(from Greek περί (peri 'around') and ὀστοῦν(ostoun 'bone')) is a membrane that covers the outer surface of all bones, except at the joints of long bones.
Periosteum consists of dense irregular connective tissue. Periosteum is divided into an outer “fibrous layer” and inner “cambium layer” (or “osteogenic layer”). The fibrous layer contains fibroblasts, while the cambium layer contains progenitor cells that develop into osteoblasts. These osteoblasts are responsible for increasing the width of a long bone and the overall size of the other bone types. After a bone fracture the progenitor cells develop into osteoblasts and chondroblasts, which are essential to the healing process.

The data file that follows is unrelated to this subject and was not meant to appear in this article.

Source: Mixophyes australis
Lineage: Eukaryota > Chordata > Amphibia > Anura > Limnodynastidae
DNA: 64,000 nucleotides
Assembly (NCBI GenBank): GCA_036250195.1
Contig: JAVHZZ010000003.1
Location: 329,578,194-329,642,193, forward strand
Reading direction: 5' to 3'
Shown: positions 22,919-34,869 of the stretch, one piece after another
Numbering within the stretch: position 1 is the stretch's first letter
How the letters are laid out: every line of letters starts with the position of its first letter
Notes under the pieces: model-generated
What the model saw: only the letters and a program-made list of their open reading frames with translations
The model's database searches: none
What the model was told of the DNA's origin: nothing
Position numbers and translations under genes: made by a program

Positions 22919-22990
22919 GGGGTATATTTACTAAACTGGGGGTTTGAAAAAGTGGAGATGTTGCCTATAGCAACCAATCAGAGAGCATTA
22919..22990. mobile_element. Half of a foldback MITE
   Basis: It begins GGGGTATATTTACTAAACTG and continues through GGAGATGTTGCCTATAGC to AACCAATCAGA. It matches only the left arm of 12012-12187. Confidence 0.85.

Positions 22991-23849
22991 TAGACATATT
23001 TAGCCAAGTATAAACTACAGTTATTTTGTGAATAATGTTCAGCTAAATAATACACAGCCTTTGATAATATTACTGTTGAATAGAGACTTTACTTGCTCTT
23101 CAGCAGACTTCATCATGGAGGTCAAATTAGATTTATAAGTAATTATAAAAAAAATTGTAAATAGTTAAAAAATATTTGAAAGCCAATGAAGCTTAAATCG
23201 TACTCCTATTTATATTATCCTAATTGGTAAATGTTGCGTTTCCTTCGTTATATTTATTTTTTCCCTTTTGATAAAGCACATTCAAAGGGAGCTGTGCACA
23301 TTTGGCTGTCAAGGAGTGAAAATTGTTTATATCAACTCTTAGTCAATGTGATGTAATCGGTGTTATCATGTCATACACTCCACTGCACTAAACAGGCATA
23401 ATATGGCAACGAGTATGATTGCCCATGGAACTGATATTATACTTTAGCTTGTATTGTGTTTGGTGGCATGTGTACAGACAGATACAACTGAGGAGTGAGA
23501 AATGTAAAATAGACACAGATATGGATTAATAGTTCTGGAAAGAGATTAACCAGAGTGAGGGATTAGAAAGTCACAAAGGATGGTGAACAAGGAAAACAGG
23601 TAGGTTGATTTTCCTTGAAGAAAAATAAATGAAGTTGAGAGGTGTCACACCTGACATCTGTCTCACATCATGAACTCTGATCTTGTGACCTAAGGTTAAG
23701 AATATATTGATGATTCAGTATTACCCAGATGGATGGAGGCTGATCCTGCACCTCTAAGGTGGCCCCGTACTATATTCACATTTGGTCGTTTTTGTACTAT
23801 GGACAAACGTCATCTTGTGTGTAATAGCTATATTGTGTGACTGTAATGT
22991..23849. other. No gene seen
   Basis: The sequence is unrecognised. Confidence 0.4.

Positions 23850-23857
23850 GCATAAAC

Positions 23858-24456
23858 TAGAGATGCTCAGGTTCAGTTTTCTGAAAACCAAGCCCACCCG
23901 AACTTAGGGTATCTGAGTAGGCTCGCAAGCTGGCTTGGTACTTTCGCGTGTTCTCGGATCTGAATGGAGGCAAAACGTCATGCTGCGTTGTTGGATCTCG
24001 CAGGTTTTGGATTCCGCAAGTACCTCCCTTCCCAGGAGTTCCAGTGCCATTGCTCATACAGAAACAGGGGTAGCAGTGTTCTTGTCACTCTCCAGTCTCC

As opposed to osseous tissue, periosteum has nociceptive nerve endings, making it very sensitive to manipulation. It also provides nourishment by providing the blood supply to the body from the marrow.
Periosteum is attached to bone by strong collagenous fibers called Sharpey's fibres, which extend to the outer circumferential and interstitial lamellae. It also provides an attachment for muscles and tendons.
Periosteum that covers the outer surface of the bones of the skull is known as “pericranium” except when in reference to the layers of the scalp.